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Much More than Gender

Abstract

Numerous publications on gender archaeology present case studies that incorporate gender in their analyses, but make little use of feminist theory and critique, and are ambivalent or negative to feminism. Aspects of Norwegian, British and American gender archaeology are discussed in relation to a desire for the ‘mainstream.’ The reasons for, and consequences of, a lack of feminist theorizing and engagement are related to Donna Haraway’s concept of situated knowledges.

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Notes

  1. For those interested in learning more about Nordic feminism in general I recommend the web page of the Nordic Institute for Women’s and Gender Studies (NIKK) at: http://www.nikk.uio.no/index.html.

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Acknowledgements

I would like to thank Alison Wylie for inviting me to participate in this volume. I would also like to thank Liv Helga Dommasnes, Ingrid Fuglestvedt, Knut Helskog, and Bryan Hood for comments on an earlier version of this paper; and the participants of seminars at Uppsala University, where I presented some of the ideas in this paper, especially Anne-Sofie Gräslund, Bo Gräslund, Fredrik Hallgren, Cia Lidström Holmberg, and Åsa Larsson. I thank Elisabeth Arwill-Nordbladh, Charlotte Damm and Marie Louise Stig Sørensen for last minute conversations on aspects of Nordic feminism and feminist archaeology. I also want to thank Roberta Gilchrist, Madonna L. Moss and three anonymous referees for insightful comments. Finally, I especially want to thank Alison Wylie for comments and constant support while working on this article. Needless to say, the final version is my responsibility. Some of the text is reworked from an earlier article and papers given at the Gender and Material Culture Conference in Sydney in 1999 and at the SAA meetings in Montreal in 2004 (Engelstad 1999, 2004a, b). All translations from Norwegian are my own.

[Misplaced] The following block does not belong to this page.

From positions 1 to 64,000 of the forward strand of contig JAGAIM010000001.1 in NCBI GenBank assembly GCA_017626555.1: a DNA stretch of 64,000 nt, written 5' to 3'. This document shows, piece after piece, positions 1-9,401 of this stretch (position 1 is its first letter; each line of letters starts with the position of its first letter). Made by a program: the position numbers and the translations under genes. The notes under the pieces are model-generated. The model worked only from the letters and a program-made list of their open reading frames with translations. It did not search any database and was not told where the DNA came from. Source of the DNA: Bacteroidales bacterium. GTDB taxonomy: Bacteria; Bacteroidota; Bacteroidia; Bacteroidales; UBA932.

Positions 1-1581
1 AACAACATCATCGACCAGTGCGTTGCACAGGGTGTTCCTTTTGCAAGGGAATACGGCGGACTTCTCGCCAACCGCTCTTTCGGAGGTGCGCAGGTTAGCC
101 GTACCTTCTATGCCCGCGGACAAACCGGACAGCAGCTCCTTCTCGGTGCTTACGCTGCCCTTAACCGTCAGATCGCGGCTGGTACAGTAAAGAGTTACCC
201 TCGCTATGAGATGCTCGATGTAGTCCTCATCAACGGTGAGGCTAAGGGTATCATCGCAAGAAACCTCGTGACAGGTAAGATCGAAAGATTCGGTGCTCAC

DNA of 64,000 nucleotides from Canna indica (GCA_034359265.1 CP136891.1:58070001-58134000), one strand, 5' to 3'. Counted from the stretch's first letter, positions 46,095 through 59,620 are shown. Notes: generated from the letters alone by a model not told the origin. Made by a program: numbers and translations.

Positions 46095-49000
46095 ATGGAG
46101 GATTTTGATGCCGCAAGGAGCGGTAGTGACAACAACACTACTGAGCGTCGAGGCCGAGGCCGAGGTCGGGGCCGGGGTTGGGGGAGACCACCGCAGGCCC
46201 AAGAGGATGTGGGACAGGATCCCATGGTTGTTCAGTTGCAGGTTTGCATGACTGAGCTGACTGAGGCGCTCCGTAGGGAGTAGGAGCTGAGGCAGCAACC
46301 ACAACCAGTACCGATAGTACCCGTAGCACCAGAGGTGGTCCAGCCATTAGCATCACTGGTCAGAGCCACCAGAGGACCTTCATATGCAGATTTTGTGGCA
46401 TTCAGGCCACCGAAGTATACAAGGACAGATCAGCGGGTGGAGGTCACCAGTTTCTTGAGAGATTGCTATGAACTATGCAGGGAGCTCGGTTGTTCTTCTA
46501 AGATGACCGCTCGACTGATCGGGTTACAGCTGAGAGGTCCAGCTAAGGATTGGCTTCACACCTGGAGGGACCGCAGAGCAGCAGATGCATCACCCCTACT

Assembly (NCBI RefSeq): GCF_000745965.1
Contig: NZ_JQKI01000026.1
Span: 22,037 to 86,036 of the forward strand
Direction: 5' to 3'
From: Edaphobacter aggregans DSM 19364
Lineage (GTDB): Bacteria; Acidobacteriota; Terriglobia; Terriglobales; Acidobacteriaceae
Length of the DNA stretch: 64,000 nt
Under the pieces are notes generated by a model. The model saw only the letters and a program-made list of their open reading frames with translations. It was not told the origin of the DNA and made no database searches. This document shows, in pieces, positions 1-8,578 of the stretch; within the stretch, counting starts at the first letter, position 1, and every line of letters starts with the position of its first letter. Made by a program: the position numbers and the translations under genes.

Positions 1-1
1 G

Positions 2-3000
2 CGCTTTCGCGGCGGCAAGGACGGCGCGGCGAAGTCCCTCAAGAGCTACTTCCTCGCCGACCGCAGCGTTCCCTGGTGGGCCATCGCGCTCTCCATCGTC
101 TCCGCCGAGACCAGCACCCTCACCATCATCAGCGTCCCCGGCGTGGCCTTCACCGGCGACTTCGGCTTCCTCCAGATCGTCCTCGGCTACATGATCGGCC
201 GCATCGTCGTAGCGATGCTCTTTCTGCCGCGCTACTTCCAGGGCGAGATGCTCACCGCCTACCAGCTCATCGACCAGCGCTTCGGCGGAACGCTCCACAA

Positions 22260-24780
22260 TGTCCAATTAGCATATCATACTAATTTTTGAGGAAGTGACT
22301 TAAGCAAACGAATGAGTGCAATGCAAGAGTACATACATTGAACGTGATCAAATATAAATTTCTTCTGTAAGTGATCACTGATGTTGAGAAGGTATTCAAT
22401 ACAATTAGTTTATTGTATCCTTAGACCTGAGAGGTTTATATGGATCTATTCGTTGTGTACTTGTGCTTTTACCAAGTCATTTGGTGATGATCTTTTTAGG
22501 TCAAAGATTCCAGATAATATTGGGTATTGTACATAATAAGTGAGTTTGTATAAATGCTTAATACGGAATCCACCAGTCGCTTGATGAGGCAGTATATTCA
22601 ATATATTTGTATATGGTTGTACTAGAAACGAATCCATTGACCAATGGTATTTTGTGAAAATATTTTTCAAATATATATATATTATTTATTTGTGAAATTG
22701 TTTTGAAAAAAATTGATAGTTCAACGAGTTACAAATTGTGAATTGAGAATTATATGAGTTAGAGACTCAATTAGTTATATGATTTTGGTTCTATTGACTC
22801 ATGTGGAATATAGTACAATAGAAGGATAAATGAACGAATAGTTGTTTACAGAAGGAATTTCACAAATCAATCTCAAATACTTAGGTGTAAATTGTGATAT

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Engelstad, E. Much More than Gender. J Archaeol Method Theory 14, 217–234 (2007). https://doi.org/10.1007/s10816-007-9035-3

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Keywords

  • Feminism
  • Gender /feminist archaeology
  • Feminist theory
  • Situated knowledges